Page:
“Why are we meeting down here?” Jed asked. “I thought you were decoding the histories.”
The two Protectors shared an uncomfortable glance. Ehks shifted in place, before seeming to realize that Piruk was content to let her explain. “We… were. We’re not sure we should continue.”
“Don’t be ridiculous.”
“I’m not, I’m being serious,” she said. “What we’ve been reading about… it’s fragments of fragments, Jed. I think most of it was lost before the Mask Makers came to Okoto, or maybe during their war. Early enough that I’m beginning to suspect even Voltex’s notes on them are barely enough to give us an outline.”
“Continue decoding them until the task is completed,” Jed said, turning away. “Until then, there’s nothing for us to do.”
“You’re wrong, Kingslayer.”
Jed sighed at the sound of Piruk’s voice, glancing over his shoulder. “Why?”
“What we have decoded,” Ehks said, pausing to draw in a shuddering breath that had Jed turning back to face them properly. “It… there’s no time. There’s too many signs, and that’s just what we’ve translated so far. We need the rest of the information, and we need it now.”
“I need more detail than that. Don’t be cryptic.”
“As best we can tell, there is a war on the horizon,” Piruk said. “The texts refer to it as the ‘Great War’. They say it is the only war that will ever matter.”
“There’s been references to endless death,” Ehks continued. “Prophecies upon prophecies. But it’s all in bits and pieces, and all we know for certain is that it will be here soon.”
Jed opened his mouth to reply, but Piruk cut across him: “the texts do refer to one location very clearly. A ‘Temple of Histories’, located in the south of the Barren.”
“There aren’t any temples there,” Jed said slowly. “We’d know if there were… and they weren’t there before the War of Five Kings or Voxumo’s Rebellion, either.”
“We believe it’s been gone for a long time,” Ehks said, frowning. “Lost before the Long Night, possibly even before Ekimu.”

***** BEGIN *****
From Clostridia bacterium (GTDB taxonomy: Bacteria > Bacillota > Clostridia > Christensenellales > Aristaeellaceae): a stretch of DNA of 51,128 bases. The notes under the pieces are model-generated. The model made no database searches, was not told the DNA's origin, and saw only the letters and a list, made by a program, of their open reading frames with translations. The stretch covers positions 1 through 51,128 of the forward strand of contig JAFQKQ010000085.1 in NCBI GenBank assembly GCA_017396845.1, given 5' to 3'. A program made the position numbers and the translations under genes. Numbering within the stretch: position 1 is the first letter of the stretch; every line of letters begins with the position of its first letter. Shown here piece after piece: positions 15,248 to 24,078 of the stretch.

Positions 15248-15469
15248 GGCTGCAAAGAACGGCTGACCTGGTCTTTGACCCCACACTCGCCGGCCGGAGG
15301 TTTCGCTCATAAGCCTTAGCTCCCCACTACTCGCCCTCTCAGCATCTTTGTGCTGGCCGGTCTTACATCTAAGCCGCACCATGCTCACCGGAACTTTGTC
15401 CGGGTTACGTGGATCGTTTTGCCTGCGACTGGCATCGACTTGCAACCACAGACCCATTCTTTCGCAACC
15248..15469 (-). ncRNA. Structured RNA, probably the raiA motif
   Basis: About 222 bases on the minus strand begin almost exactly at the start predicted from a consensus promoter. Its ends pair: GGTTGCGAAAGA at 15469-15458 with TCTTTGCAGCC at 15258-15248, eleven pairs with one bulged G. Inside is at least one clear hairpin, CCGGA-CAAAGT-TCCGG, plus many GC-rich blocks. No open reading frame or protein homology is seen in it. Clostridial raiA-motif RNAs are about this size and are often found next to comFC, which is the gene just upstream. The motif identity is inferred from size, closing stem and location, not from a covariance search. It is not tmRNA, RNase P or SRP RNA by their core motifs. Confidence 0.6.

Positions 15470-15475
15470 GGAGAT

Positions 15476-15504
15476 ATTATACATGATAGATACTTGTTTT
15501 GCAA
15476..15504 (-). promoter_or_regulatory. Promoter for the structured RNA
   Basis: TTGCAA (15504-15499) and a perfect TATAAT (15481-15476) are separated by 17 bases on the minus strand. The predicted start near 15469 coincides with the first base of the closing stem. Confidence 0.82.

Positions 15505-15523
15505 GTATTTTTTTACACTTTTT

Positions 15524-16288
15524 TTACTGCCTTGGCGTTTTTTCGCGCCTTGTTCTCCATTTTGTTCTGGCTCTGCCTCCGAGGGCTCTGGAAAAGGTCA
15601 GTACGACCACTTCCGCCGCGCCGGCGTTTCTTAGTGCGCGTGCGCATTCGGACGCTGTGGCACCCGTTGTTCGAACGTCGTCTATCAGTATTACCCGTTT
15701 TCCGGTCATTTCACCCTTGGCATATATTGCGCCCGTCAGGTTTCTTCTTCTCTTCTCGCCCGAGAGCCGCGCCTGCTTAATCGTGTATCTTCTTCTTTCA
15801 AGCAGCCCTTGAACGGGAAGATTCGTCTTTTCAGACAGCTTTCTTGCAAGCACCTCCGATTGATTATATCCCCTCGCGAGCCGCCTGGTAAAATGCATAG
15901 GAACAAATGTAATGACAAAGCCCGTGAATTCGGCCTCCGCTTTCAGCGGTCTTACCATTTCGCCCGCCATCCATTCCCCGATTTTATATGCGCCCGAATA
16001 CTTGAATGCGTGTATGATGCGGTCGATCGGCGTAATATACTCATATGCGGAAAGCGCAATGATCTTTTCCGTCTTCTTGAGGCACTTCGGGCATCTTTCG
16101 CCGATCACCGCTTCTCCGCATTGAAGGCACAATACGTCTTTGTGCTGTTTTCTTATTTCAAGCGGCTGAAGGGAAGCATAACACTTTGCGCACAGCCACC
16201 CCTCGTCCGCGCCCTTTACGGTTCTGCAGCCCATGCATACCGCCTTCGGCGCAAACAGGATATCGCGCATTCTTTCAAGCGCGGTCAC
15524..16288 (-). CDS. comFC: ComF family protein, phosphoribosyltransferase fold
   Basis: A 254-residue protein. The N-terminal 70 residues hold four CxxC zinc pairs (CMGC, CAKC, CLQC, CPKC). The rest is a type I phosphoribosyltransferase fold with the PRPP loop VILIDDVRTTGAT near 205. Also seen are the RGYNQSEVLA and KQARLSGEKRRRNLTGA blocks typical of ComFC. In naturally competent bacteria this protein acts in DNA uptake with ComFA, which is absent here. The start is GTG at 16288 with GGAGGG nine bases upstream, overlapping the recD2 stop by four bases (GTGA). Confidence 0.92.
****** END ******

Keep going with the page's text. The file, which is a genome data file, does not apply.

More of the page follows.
Scowling, Jed rubbed at his temples. He sighed, and shook his head. “I’m too old for this. Gods. I still remember the War for the Throne. Simpler times... just a small war, with none of this world-ending, weird mystical stuff. Except for….”
“…the Temple of Time,” Piruk said, completing the unspoken thought as Jed trailed off. “That is my suggestion. We need to access this Temple of Histories. I suggest we find a way to recreate Khan Nato’s journey into the past, using the completed Mask of Time.”
“The Mask of Time is missing. It has been for years.”
“Then we find it,” Piruk growled, “or we die.”
I’m thinking of taking another crack at this series with Technic Survival,
The team aspect is that each team shares a pool of items and currency, and at the start of each round they need to get together and determine what they’re going to buy, and which fighters will be using which of their items that round. (Team PMs will be provided of course.) Maybe they could also give suggestions to each other on how to proceed in battle? But the downside comes in why this is called “Survival”: when a team accumulates enough losses amongst them (I’m thinking twice their number of fighters, so if a team of three hits 6 losses), that entire team is eliminated from the game. We keep going until only one team remains.